Bridge to Prince Edward Island, I arrived at the
DX Inn in Cappahayden at about 1 p.m. on Thursday,
October 8. No one was around so I started getting
the equipment set up. While installing the antenna
system - a pair of K9AY Terminated Loops - Werner
Funkenhauser returned from lunch to lend a welcome
hand. Everything was up and ready to go before 3
p.m. Back in the shack it was noted that Iceland
on 189 kHz, which is a day-time regular, was stronger
on the loops than it was on a 1800-foot Beverage.
Later that same afternoon we had readable TA's on
the loops while the same stations were just weak
carriers in the noise on the Beverage.
The first evening at the dials was a real eye opener.
The signals from the TA's were just unbelievable.
It was difficult to spend any time on one frequency
for fear of missing something better somewhere else.
With the exception of a half dozen or so Newfoundland
locals, you can forget about North American stations
- particularly when using antennas like the K9AY
Loops that produce an excellent cardiod pattern
with 25-40 db nulls off the back. All the "biggies"
that are such pests down here cease to exist for
all practical purposes.
The next day, in the guise of checking out the 1
kilometer long Brazilian Beverage, Werner and I
found out the real reason Jean had lured us to Cappahayden
- to help pick wild cranberries! The antenna, of
course, was fine, but I will admit it was nice to
stretch the legs a bit after all the driving of
the previous five days. The walk along a very rocky
beach was a good workout.
Saturday's highlight was watching the locals use
the area where the antenna farm was for some rifle
practice prior to going out looking for moose.
Early on Sunday, Werner left to fly back to Ontario.
Later in the afternoon, Jean and I took a little
tour around the southern end of the Avalon Peninsula
through South Portugal Cove, Trepassey and a number
of other small villages. I had the opportunity to
see the Cape Race Loran C station, which causes
some problems at the DX Inn, and on the way back
we managed to spot some caribou. The hunting season
was in full swing and most of the wildlife was staying
well hidden. There is also some great scenery through
this area. In fact, the Province of Newfoundland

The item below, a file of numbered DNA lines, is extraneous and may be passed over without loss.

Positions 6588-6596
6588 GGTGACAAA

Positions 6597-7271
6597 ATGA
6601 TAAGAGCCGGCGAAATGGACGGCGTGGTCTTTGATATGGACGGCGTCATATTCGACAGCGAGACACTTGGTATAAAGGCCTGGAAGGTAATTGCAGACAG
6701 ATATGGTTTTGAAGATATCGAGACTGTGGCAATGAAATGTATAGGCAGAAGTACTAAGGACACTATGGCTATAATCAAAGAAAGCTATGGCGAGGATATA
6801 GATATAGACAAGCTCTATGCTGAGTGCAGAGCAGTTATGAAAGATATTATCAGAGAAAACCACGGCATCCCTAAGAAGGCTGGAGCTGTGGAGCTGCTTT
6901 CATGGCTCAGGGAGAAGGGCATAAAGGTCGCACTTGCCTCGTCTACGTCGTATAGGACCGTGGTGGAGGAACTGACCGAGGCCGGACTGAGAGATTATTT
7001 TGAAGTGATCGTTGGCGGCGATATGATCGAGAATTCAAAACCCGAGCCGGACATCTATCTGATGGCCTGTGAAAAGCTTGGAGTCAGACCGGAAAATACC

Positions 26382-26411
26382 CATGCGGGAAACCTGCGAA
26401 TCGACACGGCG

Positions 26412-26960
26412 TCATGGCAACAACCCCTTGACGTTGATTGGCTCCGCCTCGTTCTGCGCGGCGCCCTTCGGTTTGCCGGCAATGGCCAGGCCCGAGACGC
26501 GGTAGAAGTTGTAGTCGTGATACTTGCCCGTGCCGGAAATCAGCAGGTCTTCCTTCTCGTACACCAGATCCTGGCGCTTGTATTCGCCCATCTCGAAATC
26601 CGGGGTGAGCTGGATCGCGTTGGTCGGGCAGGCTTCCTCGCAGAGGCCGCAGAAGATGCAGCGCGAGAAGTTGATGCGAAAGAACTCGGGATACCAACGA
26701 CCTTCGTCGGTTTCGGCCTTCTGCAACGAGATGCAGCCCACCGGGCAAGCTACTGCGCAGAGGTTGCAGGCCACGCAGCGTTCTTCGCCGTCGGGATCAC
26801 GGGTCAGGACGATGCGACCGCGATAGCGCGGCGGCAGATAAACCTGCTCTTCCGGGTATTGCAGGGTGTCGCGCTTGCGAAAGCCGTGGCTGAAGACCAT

is just one great scene after another - it changes
around almost every corner.
Sunday, Monday, Tuesday, Wednesday - four nights
of fantastic DX, but like all good things it had
to end. On Thursday morning I packed everything
up and hit the road for the drive back across Newfoundland
and the ferry to Nova Scotia. I stopped in Glovertown
on the way back to hunt up the 40-watt LPRT, CBNG-1090.
It was nice to see one of these at last. I stayed
in Corner Brook on Thursday night and woke up Friday
to terrible weather - high winds and heavy rain.
The trip back to Port aux Basques was not that pleasant,
but I did get in a bit of sightseeing including
a trip around the very scenic Port Au Port peninsula.
At about 6 p.m. - 2 hours late - the ferry pulled
out and ended my visit to Newfoundland.
Oh, yeah, the moose I mentioned above. Actually
I didn't see any - they were all in hiding - but
there were plenty of signs warning you to look out
for them. In Terra Nova National Park there was
a big sign giving the moose/vehicle accident stats
for the year to date which was 10. The sign didn't
mention what won most of these - the vehicle or
I've submitted only a sample of the stations logged
in the loggings section. This is by no means even
close to all. After over 40 years in this hobby
I find it difficult to keep much in the way of records
anymore - in fact, it has turned into a real chore.
I like to spend some time listening from time to
time, but I no longer send reports, and station
or country totals no longer hold much interest.
What I heard was also heard by others so you probably
won't miss much.
Last but not least, a big thank you to Jean Burnell
for all his hard work in arranging the DXpedition.
Know it is a "Labor of Love" with him,
but it still takes a lot of time and effort. I'm
already looking forward to - next year? We'll see.
It all went by so fast. It's hard to believe that
another Newfoundland DX session has come and gone.
All of the anticipation and planning leading up
to 36 hours of intense DX'ing.
Planning for the event was made somewhat easier
by the fact that this year I was able to combine
my listening with a business trip to Germany. St.
John's then became just a convenient stop-over on